What I Hated the Least Today 105/365: Big Daddy

31 comments

105

My students are creatures extremely inventive and, as often as not, extremely annoying. When these qualities combine, less resilient teachers go mad and teachers who won’t be messed up with, like me, switch into a defence mode which borders on offence mode. Let it be stated for the record that as long as a group of people doesn’t behave like people, I don’t feel obliged to treat them as people.

A curious situation occurred in the last class when I, as per usual, asked my class to put up their name tags. While one would expect them to be adjusted to this routine, they usually either forget what a name tag is (their English is somewhat limited, for students of English), or forget their name tag and spend five to ten minutes crafting a new one or come up with something which they probably deem funny. Such as the student who put in front of himself a piece of paper reading B.I.G. DADDY.

I wasn’t as much thrown off balance by the sheer cheekiness of his action as rather curious to find out what the hell the guy meant by it. I’ve been marked by my years spent at the philosophical faculty too much to settle for the explanation that things don’t mean anything. As I was trying to crack the puzzle, I had a brief conversation with the offender in the same tone in which he initiated it. That is, not precisely a model troubleshooting teaching method.

I shared my opinion with the perpetrator and the class that his parents must have hated him fiercely if they named him this and concluded that I would hereafter take the liberty of calling him You, you know whom I mean (YYKWIM), which shall have the beneficial effect of teaching the class the usage of whom. YYKWIM went red in his face but otherwise remained nonplussed. He probably likes to embarrass himself in public.

The remainder of the class proceeded in the same mood, as it happens to be my most difficult group, consisting of thirty or so worst individuals thrown together to amplify the effect. I did my best to move around to intimidate the most disruptive students with my physical proximity (that didn’t work out too well, probably given my sweet-looking appearance – ha!) and aim my questions at those who were the loudest at the given moment. I didn’t shy away from sarcasm and outright humiliation.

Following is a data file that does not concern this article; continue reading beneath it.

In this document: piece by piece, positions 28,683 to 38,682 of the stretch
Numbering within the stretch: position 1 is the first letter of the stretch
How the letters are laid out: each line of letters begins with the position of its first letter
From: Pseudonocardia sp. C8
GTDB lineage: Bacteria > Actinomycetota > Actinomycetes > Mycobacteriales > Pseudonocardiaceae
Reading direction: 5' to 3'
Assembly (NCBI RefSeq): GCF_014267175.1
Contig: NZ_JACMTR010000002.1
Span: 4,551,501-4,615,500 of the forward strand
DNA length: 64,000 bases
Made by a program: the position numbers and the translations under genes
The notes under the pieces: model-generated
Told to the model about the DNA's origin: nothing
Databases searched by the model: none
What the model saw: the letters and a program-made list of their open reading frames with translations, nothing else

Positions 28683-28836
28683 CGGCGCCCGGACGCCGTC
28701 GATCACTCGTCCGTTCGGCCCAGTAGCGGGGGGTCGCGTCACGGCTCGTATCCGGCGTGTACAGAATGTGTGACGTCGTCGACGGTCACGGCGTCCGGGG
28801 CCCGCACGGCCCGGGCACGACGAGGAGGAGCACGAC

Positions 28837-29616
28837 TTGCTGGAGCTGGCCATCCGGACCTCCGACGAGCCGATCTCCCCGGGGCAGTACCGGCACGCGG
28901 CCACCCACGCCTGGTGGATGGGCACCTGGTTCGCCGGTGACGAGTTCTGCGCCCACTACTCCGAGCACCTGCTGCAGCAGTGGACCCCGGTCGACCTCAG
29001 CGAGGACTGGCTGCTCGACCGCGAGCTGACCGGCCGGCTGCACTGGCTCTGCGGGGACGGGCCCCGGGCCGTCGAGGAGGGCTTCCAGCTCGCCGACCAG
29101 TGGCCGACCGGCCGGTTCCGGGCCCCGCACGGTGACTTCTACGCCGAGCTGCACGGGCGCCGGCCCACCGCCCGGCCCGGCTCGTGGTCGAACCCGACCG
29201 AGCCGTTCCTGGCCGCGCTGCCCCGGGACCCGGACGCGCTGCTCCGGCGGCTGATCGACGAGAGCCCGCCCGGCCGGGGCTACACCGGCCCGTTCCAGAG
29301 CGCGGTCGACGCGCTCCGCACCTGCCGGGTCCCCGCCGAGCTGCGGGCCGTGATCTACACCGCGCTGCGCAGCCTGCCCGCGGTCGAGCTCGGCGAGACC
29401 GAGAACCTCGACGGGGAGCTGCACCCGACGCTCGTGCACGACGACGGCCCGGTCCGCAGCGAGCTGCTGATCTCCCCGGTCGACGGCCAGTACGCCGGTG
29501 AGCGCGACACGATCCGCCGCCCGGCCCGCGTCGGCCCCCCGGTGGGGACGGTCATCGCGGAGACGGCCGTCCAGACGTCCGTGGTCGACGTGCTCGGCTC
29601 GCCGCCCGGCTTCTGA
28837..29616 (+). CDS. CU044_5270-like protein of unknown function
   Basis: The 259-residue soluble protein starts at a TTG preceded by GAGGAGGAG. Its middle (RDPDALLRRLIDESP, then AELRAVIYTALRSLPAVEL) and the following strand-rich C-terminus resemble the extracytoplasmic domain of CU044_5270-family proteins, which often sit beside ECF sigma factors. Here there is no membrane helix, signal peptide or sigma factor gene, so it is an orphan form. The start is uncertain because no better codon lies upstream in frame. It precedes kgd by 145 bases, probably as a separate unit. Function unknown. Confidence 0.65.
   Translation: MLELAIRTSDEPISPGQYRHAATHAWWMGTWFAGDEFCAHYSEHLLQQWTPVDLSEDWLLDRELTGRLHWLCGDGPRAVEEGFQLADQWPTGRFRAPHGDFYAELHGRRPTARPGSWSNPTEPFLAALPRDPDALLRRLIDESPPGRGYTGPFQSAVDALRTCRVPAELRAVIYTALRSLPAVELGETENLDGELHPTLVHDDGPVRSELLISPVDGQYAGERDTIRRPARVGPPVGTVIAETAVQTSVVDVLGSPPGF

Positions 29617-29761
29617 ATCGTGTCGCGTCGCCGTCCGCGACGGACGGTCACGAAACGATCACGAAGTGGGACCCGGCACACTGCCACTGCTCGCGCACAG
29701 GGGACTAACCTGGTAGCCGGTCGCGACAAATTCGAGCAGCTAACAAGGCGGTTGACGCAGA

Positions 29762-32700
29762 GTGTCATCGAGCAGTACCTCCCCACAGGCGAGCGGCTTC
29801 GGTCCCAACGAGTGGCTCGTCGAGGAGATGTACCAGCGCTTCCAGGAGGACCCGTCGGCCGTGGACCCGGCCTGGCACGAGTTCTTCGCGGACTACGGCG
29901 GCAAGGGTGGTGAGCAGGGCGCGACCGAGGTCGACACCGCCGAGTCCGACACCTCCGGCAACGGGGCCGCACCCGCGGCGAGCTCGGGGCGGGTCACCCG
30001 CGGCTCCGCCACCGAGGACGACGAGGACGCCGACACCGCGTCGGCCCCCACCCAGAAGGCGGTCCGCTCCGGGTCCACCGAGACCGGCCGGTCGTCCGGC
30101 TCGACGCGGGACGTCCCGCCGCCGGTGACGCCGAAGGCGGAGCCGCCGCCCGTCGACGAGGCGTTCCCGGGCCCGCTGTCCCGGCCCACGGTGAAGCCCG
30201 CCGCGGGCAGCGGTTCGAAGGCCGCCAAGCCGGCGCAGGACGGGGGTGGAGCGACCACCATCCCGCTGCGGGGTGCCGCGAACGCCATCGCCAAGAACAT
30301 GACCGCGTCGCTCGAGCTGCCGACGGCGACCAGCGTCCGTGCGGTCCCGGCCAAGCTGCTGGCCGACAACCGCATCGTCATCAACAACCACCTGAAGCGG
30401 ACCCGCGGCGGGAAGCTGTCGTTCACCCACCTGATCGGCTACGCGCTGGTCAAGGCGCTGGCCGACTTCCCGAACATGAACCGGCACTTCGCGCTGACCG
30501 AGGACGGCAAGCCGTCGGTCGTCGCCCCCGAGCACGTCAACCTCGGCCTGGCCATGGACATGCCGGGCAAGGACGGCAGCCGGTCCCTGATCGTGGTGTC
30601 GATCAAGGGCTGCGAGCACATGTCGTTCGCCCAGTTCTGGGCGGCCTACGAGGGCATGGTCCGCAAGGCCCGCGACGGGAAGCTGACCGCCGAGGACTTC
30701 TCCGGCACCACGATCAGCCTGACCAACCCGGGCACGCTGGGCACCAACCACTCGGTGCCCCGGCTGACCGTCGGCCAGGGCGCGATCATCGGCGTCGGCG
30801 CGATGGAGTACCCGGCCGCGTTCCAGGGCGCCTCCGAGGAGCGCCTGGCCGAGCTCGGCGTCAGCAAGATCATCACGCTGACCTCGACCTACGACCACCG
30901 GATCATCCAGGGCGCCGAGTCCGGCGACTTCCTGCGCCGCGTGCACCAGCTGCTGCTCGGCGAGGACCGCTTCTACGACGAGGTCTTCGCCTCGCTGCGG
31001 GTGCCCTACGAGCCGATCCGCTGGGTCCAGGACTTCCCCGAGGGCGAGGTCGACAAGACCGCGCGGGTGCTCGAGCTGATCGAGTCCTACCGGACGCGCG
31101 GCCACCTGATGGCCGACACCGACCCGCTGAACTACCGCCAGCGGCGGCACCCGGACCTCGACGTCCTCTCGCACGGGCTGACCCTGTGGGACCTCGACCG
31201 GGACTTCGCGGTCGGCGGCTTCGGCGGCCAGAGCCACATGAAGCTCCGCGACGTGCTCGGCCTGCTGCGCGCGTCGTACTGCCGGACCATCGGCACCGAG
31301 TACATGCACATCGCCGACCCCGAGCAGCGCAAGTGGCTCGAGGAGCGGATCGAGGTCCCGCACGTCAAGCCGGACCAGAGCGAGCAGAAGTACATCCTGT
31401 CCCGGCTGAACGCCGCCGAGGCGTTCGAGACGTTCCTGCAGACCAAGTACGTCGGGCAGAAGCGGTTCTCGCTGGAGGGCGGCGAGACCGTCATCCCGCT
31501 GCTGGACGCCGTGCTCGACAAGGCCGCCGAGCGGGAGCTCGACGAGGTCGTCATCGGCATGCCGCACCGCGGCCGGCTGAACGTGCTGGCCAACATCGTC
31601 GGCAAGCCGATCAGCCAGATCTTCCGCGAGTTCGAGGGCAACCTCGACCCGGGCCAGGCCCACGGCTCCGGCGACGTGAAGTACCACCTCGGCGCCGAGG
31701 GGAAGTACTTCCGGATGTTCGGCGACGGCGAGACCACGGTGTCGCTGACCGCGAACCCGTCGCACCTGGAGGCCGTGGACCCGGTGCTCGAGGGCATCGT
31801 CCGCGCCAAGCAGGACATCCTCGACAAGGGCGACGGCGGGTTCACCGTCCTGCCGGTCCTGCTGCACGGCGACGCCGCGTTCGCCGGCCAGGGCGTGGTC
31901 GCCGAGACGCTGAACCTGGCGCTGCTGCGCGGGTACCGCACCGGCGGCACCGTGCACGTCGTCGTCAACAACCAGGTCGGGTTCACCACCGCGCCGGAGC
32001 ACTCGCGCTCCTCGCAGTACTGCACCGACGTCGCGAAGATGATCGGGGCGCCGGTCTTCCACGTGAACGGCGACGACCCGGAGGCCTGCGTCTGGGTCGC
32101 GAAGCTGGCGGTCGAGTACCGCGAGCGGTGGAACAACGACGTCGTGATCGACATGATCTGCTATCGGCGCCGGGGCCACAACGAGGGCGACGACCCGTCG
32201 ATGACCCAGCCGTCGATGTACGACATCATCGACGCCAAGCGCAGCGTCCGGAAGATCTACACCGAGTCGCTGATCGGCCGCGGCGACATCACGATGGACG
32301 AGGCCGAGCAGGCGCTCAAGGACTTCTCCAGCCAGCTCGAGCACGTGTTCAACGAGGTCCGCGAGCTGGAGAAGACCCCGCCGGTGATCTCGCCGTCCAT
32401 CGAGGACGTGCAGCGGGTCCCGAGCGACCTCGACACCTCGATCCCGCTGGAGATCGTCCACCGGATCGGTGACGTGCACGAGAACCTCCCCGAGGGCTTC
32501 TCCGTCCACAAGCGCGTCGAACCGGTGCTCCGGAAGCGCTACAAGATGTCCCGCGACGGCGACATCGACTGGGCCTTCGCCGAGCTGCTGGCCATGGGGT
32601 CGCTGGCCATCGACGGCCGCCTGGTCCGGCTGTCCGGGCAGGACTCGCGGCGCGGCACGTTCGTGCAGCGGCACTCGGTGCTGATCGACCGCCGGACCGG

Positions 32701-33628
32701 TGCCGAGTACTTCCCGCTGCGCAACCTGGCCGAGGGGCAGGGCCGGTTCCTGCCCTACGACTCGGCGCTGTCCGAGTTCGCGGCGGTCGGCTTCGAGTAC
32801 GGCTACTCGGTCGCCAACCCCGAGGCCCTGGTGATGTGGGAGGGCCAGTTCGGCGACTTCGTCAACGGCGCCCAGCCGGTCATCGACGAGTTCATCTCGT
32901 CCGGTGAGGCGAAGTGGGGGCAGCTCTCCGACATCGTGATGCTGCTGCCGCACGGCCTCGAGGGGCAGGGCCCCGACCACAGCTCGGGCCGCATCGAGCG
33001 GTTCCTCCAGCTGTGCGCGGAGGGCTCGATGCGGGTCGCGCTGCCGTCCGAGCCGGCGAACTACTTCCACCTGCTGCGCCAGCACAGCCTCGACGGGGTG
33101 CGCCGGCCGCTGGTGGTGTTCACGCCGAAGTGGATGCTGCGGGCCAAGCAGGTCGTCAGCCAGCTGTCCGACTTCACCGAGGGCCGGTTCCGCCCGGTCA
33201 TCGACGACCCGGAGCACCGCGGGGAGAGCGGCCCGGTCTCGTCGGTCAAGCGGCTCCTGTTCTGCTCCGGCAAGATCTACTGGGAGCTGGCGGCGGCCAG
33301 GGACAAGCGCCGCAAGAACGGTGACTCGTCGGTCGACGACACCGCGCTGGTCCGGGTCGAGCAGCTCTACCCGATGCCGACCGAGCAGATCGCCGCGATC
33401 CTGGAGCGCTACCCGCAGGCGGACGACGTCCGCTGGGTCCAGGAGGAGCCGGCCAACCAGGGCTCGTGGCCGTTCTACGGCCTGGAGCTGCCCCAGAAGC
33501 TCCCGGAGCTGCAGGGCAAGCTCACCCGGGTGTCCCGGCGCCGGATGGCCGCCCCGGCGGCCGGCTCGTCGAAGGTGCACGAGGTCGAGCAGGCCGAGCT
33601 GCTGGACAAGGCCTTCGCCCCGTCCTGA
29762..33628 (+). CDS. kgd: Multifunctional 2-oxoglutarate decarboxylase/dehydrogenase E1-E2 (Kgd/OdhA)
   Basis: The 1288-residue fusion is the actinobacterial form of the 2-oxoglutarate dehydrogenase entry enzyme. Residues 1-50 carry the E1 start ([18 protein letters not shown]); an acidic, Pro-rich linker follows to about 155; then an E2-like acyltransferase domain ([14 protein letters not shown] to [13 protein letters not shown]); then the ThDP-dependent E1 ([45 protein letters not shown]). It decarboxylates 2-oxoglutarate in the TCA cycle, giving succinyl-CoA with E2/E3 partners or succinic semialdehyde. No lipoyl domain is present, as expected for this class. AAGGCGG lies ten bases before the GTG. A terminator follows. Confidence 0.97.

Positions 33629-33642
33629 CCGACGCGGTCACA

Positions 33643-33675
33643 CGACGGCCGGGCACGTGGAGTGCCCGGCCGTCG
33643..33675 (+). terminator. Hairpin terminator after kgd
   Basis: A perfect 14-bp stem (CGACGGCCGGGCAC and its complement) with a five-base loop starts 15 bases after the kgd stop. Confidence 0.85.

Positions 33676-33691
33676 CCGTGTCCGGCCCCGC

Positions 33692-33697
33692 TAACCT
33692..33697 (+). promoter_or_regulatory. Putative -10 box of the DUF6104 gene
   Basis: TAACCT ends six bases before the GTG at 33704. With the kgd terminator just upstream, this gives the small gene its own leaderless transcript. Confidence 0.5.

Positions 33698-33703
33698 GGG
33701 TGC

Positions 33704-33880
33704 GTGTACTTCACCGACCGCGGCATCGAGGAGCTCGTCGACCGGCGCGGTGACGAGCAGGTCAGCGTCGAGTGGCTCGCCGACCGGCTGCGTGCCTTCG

Teacher: Exercise one, page one twenty three, read the example please, Student A.

Student A: (no response)

Teacher: Hey, Student A!

Student A: Wut?

Teacher: (repeats request)

Student A: (no response)

Teacher: Will someone please poke Student A to wake her up?

Student B: (stops playing Candy Crush and makes to poke Student A on Facebook)

 

Teacher: Next sentence, please, Student C.

Student C: Where are we?

Teacher: That’s for you to know.

Student C: (nothing)

 

Teacher: Now, that’s a tricky sentence, so will you translate it into Czech, please, Student D?

Student D: (remains quiet)

Teacher: Well? Working on it?

Student D: Dunno.

Teacher: Will someone help your colleague out, preferably someone who speaks English?

 

I enjoyed my class more than I probably should. The students seemed to have less fun than me, but it clearly didn’t occur to them to reconsider their attitude. While I felt accomplished in my demolition of the class, I was somewhat disconcerted by one student’s question at the end as to when their regular teacher is coming back. I wonder if the student asked because their regular teacher manages them better. But then, she probably wouldn’t have ended up going insane.

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31 comments on “What I Hated the Least Today 105/365: Big Daddy”

  1. This is funny as all hell, but intriguing at the same time; “WHY are they there?!” Why did they apply for this programme?! I get the picture totally, and this is like grade niners in Sweden — not university students. Totally bored. They probably sense they cannot behave the same way with you, as they did with the previous teacher.

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    1. The WHY question is puzzling. I imagine they might grow up and turn into reasonable people, but not yet. It surely has to do with group dynamics – when a few students are disruptive, the rest of the class just accommodates and does the same. On one hand, I’m terrified by this class, on the other hand, the teacher of course mustn’t let on. So I try to brace myself for this class and shoot before the class has the time to think and shoot first.

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        1. A class like that should be probably chastised in a cruel and unusual manner. But I’m not going to jail because of them, so I hope I’ll keep my sanity intact and won’t strangle anyone in class, though such desires occasionally occur.